Connect with us


Fast Growing UK Property Prices & The Property Cycle

UK property prices

What factors contribute to the growth of real estate prices in a particular location? Economic growth, employment opportunities, population growth and more. Is there a way to determine if property values are rising or falling? You can use the property cycle to track if the property market is rising or falling.

In this article, we look at the factors that trigger rises and falls in property prices and cover the basics of the property cycle.

Influencing Factors On Property Prices

Global and local conditions influence property prices. Let’s look at some local factors that create demand for housing.

Economic Growth

Economic growth is one factor that influences the interest in and demand for housing. For example, a solid financial performance in an area with growing job opportunities and income levels will lead to higher real estate prices.

Additionally, with economic opportunities, areas will see population growth, which can drive up demand for accommodation.

Infrastructure Development

When the economy is doing well in an area, it’s likely to get a boost in infrastructure, such as new transportation networks, schools, hospitals, and commercial centres, which can create desirability and a rise in house prices.

Interest Rates

Lower interest rates can make it more affordable for individuals to borrow money for home purchases, leading to increased demand for real estate and potential price growth. Conversely, higher interest rates can have the opposite effect and even contribute to dropping property prices.

Government Policies

Local government policies, such as zoning regulations, building codes, and tax incentives, can impact the real estate market. Policies that promote development and investment may contribute to price growth.

Glasgow Fastest Growing House Prices

Scotland loves to beat England at everything, and like most countries, there is a rivalry between the cities.

In Scotland, the competitiveness dates back centuries. Some 300 years ago, it began over a loaf of bread!

The standards of baking, no less, is where it all started, and today, there’s jostling for the top position in just about everything from business to sport, music, you name it, so Glasgow topped the list of fastest-growing house prices in the UK is a local celebration.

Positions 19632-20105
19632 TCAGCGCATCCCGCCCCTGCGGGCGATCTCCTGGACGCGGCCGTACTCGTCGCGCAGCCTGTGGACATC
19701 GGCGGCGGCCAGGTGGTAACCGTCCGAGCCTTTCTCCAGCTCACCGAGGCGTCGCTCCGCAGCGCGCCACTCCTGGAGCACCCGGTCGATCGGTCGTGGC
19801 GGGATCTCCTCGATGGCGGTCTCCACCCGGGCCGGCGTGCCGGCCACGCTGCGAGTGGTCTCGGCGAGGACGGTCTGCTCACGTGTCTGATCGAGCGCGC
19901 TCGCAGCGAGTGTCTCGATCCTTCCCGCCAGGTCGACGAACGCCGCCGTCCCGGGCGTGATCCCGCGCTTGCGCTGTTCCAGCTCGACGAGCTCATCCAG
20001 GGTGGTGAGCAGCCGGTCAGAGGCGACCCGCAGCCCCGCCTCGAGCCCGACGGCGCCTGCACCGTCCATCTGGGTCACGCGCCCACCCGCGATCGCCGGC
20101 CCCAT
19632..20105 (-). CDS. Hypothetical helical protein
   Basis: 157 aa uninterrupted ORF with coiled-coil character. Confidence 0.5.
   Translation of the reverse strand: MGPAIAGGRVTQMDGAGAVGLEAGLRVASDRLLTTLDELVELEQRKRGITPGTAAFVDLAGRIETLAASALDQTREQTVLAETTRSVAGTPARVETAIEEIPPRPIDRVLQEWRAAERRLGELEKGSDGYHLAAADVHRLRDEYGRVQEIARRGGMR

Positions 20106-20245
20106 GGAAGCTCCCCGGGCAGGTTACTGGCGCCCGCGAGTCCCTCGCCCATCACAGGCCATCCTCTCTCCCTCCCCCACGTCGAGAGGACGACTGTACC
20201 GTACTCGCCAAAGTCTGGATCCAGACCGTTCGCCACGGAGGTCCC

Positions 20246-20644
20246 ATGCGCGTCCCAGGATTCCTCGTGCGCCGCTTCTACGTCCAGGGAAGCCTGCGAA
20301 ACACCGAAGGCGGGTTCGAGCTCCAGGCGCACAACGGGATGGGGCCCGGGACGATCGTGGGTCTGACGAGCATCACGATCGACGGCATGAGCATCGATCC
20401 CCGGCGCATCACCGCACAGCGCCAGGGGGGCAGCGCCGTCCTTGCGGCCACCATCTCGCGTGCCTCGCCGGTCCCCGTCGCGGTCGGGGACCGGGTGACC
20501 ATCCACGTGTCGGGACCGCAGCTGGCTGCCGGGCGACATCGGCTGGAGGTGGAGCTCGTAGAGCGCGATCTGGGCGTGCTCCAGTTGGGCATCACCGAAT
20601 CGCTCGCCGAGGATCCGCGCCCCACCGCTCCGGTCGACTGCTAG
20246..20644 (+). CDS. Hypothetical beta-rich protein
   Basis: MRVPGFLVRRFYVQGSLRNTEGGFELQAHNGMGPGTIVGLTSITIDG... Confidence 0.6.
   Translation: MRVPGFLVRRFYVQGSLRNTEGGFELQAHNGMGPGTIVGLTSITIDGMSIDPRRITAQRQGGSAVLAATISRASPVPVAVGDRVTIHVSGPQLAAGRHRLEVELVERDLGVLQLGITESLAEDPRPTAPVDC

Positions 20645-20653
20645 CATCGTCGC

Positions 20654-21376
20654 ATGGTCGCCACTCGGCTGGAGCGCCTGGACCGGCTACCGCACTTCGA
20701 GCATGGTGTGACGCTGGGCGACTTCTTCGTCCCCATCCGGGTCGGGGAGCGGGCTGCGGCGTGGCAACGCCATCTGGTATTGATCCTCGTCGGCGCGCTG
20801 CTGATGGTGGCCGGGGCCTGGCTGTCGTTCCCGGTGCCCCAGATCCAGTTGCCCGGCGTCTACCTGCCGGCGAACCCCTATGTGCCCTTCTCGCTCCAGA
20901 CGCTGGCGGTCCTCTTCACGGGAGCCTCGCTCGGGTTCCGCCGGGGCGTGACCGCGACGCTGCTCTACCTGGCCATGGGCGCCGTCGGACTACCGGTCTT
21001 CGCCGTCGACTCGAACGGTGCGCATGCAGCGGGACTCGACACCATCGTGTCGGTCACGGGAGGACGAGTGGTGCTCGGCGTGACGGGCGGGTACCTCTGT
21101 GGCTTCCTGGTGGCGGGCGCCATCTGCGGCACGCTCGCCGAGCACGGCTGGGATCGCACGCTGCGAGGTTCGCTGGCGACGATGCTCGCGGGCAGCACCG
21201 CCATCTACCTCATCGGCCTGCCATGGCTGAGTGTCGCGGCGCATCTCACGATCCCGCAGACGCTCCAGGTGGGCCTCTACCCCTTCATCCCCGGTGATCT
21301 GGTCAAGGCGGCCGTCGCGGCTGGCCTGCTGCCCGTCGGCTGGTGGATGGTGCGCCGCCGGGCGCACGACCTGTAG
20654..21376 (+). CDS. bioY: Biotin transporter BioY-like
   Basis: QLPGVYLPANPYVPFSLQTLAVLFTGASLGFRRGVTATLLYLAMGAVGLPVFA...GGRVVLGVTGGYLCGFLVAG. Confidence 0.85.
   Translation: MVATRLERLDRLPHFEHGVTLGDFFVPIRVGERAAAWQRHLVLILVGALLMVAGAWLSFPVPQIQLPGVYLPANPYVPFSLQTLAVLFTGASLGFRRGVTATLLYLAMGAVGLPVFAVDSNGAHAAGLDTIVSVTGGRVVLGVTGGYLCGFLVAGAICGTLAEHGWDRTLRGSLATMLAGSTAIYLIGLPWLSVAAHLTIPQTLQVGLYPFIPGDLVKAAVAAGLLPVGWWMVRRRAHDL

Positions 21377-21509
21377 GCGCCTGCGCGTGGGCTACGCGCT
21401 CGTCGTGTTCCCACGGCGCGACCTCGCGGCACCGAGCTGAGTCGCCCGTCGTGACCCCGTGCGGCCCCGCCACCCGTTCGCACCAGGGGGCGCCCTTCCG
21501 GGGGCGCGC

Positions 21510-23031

Known as Scotland’s second city, Glasgow has outperformed English cities like Leicester and Liverpool, which are the following best performers. Edinburgh is coming in a clear fourth place. Scotland is also attractive for property investors, with some of the best yields.


The Property Cycle

The property market is cyclical and, therefore, recurrent. Analysts can observe and predict when an area or country moves from one phase to another, i.e. from boom to slump. Here is the layperson’s definition of its four phases:


The boom is the peak of the cycle. It’s when property prices are at their highest, which triggers more vendors (sellers) to sell up to reap the rewards of achieving a higher sale price and, thus, more profit from the sale. This phase is a seller’s market when real estate agents are busiest. There were more sales transactions during the peak period.

There is a correlation between the boom and the state of the economy. If one is doing well, the other will do well, too, and lower interest rates on loans result in homebuyers borrowing more, which fuels property price growth.

It’s not all positive in this phase, as property price growth returns lower yields for landlords. They offset this outcome by raising rents, which, in turn, impacts the cash flow of the tenants. They are looking forward to the friendly times of the next phase in the property cycle—the slump.


Property price growth slows and then plateaus, and it’s a buyer’s market. Vendors (sellers) now think twice about listing their properties for sale as they are unsure they’ll get their asking price. Resetting sellers’ expectations is the job of real estate agents and surveyors, and it’s tough for homeowners to accept that their property is no longer worth thousands of pounds or dollars more than they can achieve now.

The slump excites property investors, as they know this market downturn may drop further and become a ‘bust’.


The bust phase does not occur in every property cycle in all regions and can be passed altogether. However, this is the bottoming out of the property market, where there’s a notable drop in sales activity, with sellers put off by the lower property values. In some areas, property values can drop dramatically during this phase and cause desperate homeowners with large mortgages to sell or foreclose, i.e., a mortgage sale.

While some homeowners and investors may have overextended themselves and are forced to sell up, seasoned property investors with more than one property cycle behind them love this phase. These buyers are ‘cashed up’, i.e. they have enough equity in their existing property holdings for deposits on more home purchases. Buying homes often below their registered value provides instant equity, so this activity is rampant in this phase and the one that follows – the recovery.


Home sellers who have held on during the lowest point in the market now sigh relief as they know property prices are rising. The boom will return if they can hold on for a few more months before they sell.


Property prices increase and decrease depending on various factors, including those mentioned above. These factors are interconnected, and their impact can vary over time. Real estate markets are dynamic, and combining these elements often contributes to the overall trends in property prices.

The property cycle has given property investors a tool to gauge the real estate market so they can time their purchases and sales.